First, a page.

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The Sixth Sense is an iconic film in today’s popular culture of psychological horror thrillers; with the line, ‘I see dead people’ now being a popular catchphrase. Nominated for six academy awards, and grossing nearly $700,000,000, the film was an immediate success, appealing to a huge audience demographic- its emotional scenes connecting with women, and the horror scenes connecting with teenage boys for example.

The film is centred on Dr Malcom Crowe, a child psychologist, and Cole Sear, a nine year old boy whom we discover has the clairvoyant ability to connect with dead people – his “sixth sense”.

Dr Crowe is shot in the opening scene, by an ex-patient. The outcome of these injuries is not known, but, the scene fades into the next with the sub-title: “The Next Fall” in which we see Dr Crowe, apparently recovered. Ultimately, however, we discover that Dr Crowe died from his wound, but it is only in the final scene that this is revealed. As such, the audience is manipulated throughout the film. This is known as a twist ending, and whilst this can cause an audience to feel cheated, instead, thanks to the scrutiny of the production team, this is not the case. In fact, scenes which the audience could potentially use as evidence that Dr Crowe was still alive, thus limiting the merit of the ending, are used to highlight how the viewer is made to feel a certain emotion, whereas, with hindsight, it could be made to feel something different.

There are three key scenes in which I feel this is particularly well executed. These are: the credits/opening scene, the mind reading scene, and finally, the restaurant scene.

Extra-diagetic and diagetic sounds are combined throughout the soundtrack of the film to add mystery and help to interweave the sound to the action and act as narrative. For example, in scenes where ghosts are present, the breathing sounds of many people are discretely mastered into the audio, so that it is unclear as to whether they are part of the music or part of the soundtrack. Music is an essential part of a film, and in horror films particularly it is used to add to the suspense. Crescendos in the soundtrack coupled with an anti-climax in the plot can lead to the audience being manipulated into a confused and scared state, when used in conjunction with a genuinely significant moment in the plot, it can help to build anticipation.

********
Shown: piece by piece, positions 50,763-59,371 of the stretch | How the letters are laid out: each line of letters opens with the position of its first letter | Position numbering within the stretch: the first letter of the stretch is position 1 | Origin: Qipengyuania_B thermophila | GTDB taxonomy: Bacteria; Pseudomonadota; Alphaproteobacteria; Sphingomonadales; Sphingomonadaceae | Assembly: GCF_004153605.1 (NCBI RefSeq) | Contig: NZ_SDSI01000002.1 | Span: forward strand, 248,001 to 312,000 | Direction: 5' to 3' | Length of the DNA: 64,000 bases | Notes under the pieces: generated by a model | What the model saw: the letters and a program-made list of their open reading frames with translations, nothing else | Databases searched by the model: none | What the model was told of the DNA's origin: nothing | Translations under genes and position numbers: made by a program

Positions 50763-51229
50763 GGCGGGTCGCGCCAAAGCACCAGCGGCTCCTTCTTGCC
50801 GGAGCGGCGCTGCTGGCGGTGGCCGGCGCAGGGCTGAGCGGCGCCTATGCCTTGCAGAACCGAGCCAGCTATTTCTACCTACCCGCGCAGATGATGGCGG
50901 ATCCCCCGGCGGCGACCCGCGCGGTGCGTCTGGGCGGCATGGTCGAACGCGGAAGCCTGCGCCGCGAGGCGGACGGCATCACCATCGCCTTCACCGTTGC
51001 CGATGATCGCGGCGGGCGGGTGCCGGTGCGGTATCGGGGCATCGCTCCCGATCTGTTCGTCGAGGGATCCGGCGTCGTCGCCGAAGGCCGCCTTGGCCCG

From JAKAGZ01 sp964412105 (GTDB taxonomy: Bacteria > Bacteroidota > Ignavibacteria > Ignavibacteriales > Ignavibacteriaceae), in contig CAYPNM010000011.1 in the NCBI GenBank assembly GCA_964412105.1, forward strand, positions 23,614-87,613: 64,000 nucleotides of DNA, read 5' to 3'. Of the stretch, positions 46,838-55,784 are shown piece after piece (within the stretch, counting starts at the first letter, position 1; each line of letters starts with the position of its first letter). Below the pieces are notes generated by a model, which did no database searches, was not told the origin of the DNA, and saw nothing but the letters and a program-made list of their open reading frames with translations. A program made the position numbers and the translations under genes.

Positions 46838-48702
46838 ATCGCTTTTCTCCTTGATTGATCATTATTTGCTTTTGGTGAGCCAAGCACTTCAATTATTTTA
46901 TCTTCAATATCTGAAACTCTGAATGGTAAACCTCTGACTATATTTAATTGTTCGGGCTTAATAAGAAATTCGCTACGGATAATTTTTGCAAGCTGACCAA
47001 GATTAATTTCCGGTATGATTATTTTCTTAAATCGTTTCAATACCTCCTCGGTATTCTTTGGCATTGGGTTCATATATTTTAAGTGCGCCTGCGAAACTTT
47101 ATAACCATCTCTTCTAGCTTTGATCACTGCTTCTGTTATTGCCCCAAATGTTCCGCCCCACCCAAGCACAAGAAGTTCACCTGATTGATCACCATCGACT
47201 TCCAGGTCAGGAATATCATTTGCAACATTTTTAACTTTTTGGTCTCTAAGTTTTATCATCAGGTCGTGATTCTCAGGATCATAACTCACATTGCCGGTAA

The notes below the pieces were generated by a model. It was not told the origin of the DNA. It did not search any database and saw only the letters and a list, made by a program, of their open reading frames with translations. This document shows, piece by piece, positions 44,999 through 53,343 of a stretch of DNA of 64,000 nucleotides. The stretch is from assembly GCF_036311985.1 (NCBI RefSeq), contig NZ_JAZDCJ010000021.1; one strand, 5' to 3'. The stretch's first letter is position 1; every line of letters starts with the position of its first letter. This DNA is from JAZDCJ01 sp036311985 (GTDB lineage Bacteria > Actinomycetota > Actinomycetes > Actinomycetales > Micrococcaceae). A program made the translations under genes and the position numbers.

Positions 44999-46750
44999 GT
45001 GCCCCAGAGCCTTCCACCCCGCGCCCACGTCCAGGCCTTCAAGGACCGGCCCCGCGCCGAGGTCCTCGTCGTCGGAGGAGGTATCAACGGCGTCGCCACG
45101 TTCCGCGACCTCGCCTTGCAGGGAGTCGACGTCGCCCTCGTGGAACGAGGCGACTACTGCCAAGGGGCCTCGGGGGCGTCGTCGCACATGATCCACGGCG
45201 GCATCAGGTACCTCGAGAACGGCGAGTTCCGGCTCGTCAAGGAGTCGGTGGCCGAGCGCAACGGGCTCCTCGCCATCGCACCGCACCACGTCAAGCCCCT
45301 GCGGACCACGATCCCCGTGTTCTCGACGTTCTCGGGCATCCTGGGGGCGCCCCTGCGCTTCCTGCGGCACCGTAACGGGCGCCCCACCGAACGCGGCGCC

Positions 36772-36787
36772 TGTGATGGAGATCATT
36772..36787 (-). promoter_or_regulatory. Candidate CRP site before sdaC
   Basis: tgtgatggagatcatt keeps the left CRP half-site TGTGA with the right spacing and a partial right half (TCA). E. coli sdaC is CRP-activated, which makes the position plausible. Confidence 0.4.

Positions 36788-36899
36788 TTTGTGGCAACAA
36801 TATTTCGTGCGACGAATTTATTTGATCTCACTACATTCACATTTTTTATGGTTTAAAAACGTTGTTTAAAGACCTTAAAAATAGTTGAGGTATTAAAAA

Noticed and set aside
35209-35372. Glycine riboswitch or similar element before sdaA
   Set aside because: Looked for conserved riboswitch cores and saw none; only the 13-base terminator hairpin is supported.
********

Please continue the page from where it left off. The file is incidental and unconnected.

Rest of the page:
The film opens in the conventional way, with credits. Like the music, these appear in a spectral manner, creeping onto the screen, with shadows being cast across them; it lasts for three minutes, leaving the viewer in suspense throughout, which is a thoroughly fitting way of setting the scene of this film.

The darkness is cut through by a close up shot of the filament of a glass light bulb which is gradually growing brighter.

A woman walks down some steps into a wine cellar, the camera films this from behind the wine rack and is at slightly below the woman’s eye level. In this sense, it seems that the viewer is lurking, hiding. It suggests a sense of threat. It also causes the viewer to question whether there is in fact a lurking watcher, the actress’ movements suggest that she is at ill ease. She pauses at the bottom of the stairs, staring at the camera before advancing towards it. The sound here is diagetic, her footsteps are loud and resonant, as are the other sounds made as she handles the wine. Such insignificant sounds, amplified to so great a volume help to manipulate the audience into re-creating the experience of being alone, and anxious, where every sound feels amplified. The use of amplified diagesis adds a sense of realism even at this early stage, which makes the film even more scary.

The audience is introduced to shadows, which further adds to the idea of an onlooker or predator. The woman’s reaction emphasizes this, as she begins to feel cold and shudders. Again, this is used throughout the film to symbolize when a provoked ghost is present, there is a drop in temperature, and the breathing of living characters changes.

The viewer, through the way that the camera and cinema as a medium directs the viewer’s attention could be likened to the sixth sense. The writer and director of “The Sixth Sense” described the sixth sense Cole experiences as “a living entity that is morphing from room to room and house to house in a very liquid way” similarly, the camera sometimes follows the character, and other times meets the character, but it is rare for a scene to begin with a motionless shot of a character in a room.

The scene moves upstairs, with a panoramic shot first showing Dr Crowe’s mantelpiece, then sweeping round to focus on Dr Crowe, and his wife, whom we see entering the room from the cellar. She is putting on a jumper, in response the chilling feeling she felt in the cellar. The mantelpiece shot is much warmer and is in direct contrast to the harsher scene which precedes it. The room is dimly lit by candlelight which suggestions intimacy, and the music is warmer to reflect this. The malicious watcher is not experienced here, but there the audience is still observing, as the camera sweeps past the mantelpiece the viewer is forced to look at the cards with interest and read their titles, rather than just observing them as props and scenery.

The couple is reflected in the award, and they are at ease. The reflection in the silver causes their image to be slightly fuzzy and out of focus, again, this makes the scene feel warmer.